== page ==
Where We Serve

The Anumle Electoral Area

The Anumle Electoral Area, situated within the Greater Accra region of Ghana, is characterized as an urban area encompassing six communities. Despite being in close proximity to notable institutions such as the Ghana Forestry Department, University of Ghana, Achimota Golf Club, Achimota School, and Ghana Institute of Management and Public Administration (GIMPA), the residents of the Anumle Electoral Area do not benefit from these institutions.

With a population of approximately 11,500 people, including 5,000 children aged 5 to 18, this area is designated as a slum or inner city. The community grapples with numerous challenges, including high levels of unemployment, low income, limited educational opportunities, inadequate infrastructure and services, poverty, pollution, overcrowding, congestion, and a shortage of affordable housing.

These conditions contribute to an increased risk of diseases. Child neglect and labor are prevalent, with children often shouldering the responsibility of self-care and, in many instances, caring for their siblings and parents. Disturbingly, mothers sometimes compel their daughters to engage in prostitution for financial gain.

The area also witnesses an influx of foreign teenagers brought to Ghana by exploitative masters, engaging in inhumane activities for monetary gain. This negative influence adversely affects other children in the community who may be inclined to emulate these behaviors. Many of the children served by our organization are first-generation readers or literates, highlighting the urgent need for comprehensive support and intervention in this challenging urban setting.

The Kpoviadzi Electoral Area

The Kpoviadzi Electoral Area, situated in the Central Tongu Constituency of the Volta Region in Ghana, encompasses eight small rural communities with a total population of approximately 2,500 residents, of which 600 are children aged 5 to 18.

The area encounters significant health-related challenges, including limited healthcare facilities, inadequate road infrastructure, and insufficient health information dissemination, hindering access to medical care and facilities. Furthermore, issues such as a scarcity of running water, limited economic opportunities, inadequate electricity supply, and insufficient toilet facilities compound the challenges faced by rural communities in area.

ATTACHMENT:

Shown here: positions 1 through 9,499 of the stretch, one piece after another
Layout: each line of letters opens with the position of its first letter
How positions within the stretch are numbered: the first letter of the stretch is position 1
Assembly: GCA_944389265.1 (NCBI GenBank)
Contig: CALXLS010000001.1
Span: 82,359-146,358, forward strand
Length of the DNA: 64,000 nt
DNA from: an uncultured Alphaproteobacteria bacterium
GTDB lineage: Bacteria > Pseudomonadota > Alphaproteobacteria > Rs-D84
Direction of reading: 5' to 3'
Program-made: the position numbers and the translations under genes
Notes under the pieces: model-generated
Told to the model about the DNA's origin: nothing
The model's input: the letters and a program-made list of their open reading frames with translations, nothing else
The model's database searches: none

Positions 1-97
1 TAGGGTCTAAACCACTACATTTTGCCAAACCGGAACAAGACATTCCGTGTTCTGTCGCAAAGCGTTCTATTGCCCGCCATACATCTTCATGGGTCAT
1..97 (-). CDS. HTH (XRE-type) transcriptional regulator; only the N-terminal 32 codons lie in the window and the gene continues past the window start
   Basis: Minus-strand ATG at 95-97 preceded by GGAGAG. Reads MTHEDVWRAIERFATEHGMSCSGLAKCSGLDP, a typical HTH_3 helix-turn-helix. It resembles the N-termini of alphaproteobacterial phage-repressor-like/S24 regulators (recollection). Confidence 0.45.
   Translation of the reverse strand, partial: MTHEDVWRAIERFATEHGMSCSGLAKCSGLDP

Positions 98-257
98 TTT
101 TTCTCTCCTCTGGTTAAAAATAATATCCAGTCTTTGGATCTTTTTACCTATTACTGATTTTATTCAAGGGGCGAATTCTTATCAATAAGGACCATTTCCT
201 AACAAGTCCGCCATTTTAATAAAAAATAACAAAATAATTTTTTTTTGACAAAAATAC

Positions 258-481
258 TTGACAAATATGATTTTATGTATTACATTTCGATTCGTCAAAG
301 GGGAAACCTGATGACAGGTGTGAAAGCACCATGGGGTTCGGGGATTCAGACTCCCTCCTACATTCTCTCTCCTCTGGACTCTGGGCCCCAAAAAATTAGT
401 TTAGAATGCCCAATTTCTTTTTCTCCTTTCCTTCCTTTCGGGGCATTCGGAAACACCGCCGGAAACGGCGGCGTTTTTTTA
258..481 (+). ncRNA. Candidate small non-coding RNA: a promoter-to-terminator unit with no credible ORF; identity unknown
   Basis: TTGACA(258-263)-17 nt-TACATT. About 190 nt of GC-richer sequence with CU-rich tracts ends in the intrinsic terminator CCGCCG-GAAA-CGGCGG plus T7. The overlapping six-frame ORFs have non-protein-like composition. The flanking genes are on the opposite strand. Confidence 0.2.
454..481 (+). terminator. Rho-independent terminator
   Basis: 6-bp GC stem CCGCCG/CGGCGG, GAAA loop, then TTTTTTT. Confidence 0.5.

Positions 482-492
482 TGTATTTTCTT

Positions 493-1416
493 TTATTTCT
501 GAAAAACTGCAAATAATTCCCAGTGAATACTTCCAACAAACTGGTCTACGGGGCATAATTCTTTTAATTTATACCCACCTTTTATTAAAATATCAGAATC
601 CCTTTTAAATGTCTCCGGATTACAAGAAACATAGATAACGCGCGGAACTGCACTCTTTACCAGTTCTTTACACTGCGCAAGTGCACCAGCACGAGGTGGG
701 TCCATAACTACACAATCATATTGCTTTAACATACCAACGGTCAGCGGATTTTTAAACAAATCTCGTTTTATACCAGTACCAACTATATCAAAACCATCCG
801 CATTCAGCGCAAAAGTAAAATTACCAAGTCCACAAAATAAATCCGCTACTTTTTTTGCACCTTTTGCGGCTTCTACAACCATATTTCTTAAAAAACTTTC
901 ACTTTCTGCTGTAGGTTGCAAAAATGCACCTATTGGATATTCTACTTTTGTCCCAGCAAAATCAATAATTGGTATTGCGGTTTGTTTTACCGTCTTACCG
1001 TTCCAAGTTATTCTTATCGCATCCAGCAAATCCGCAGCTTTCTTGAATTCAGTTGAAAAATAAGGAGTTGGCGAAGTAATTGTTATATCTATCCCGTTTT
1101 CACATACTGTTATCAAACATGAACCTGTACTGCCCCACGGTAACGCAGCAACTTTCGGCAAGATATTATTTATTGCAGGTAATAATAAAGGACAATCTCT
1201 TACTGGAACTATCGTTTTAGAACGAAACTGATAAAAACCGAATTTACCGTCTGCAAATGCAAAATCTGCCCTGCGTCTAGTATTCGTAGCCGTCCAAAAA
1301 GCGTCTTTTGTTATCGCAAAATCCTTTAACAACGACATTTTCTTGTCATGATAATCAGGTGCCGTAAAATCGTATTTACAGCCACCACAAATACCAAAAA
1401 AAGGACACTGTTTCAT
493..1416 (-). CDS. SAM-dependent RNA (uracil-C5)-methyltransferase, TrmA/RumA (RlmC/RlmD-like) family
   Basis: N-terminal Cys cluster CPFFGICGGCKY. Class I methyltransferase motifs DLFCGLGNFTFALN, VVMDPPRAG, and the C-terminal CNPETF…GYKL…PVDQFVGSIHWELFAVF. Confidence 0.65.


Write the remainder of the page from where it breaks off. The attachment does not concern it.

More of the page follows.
The majority of residents are small-scale farmers, with a limited number engaged in trade and manual labor. Child labor is prevalent as children often assist their parents on farms, impacting their educational priorities. While completion of junior high school is encouraged, financial constraints impede most children from pursuing senior high school education.
Consequently, many turn to farming at an early age or migrate to larger towns in search of employment. The prevalence of stunting (chronic malnutrition or low height-for-age) is notably high, reaching 33 percent in the Kpoviadzi Electoral Area compared to the national average of 19 percent. Teenage pregnancy is also common due to limited engagement of children and youth, coupled with cultural and religious norms discouraging the use of contraceptive pills.

Project Ghana

Subject to funding availability or sponsorship, the Fafali Organization annually conducts the Coach the Coaches Course and the Soccer Clinic Project concurrently, typically spanning one to two months, predominantly in July and August. These initiatives involve touring various regions to implement the projects.

The Coach the Coaches Course focuses on training soccer coaches to become agents of change and advocates within their communities through soccer. Qualified soccer coaches and social workers collaborate for a week-long training program. Successful course participants receive certificates, soccer equipment, and jerseys, committing to implementing a project in their community.

Simultaneously, the Fafali Organization organizes soccer clinics that employ engaging soccer drills to introduce the game to children, especially girls and minority communities. These clinics promote physical activity, inclusivity, and unity.

Participants receive jerseys and soccer balls to sustain their engagement in fun and physical activities after the program concludes. Importantly, children involved in the program are recruited by coaches who have undergone the Coach the Coaches Course, creating a sustainable and interconnected impact.

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